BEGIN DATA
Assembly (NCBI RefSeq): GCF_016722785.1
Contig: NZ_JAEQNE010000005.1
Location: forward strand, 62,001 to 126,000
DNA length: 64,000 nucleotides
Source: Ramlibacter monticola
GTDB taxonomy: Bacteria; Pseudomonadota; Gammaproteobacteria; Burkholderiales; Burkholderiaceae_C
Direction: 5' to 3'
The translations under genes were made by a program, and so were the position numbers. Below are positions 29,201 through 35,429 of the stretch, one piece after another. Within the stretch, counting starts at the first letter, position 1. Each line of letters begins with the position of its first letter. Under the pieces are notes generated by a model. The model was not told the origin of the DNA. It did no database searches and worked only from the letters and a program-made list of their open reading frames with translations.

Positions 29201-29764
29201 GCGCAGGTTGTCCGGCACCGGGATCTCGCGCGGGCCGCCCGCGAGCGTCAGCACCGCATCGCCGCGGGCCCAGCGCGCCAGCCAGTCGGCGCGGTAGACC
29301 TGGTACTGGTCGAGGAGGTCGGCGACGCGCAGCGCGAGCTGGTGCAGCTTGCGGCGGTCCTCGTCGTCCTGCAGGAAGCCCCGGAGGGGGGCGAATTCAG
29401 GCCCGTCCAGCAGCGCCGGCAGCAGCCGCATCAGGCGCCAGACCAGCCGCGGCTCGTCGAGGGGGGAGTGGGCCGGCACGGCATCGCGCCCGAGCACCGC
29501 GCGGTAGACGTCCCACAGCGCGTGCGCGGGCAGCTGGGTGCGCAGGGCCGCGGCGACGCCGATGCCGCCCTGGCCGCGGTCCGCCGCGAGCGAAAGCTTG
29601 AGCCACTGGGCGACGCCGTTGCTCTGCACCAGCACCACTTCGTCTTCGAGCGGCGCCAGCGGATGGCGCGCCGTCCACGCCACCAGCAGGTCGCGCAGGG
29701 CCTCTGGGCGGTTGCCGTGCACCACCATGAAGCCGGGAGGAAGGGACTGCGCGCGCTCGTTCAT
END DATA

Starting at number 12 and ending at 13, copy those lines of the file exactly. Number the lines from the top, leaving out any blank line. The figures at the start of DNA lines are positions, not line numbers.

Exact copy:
29401 GCCCGTCCAGCAGCGCCGGCAGCAGCCGCATCAGGCGCCAGACCAGCCGCGGCTCGTCGAGGGGGGAGTGGGCCGGCACGGCATCGCGCCCGAGCACCGC
29501 GCGGTAGACGTCCCACAGCGCGTGCGCGGGCAGCTGGGTGCGCAGGGCCGCGGCGACGCCGATGCCGCCCTGGCCGCGGTCCGCCGCGAGCGAAAGCTTG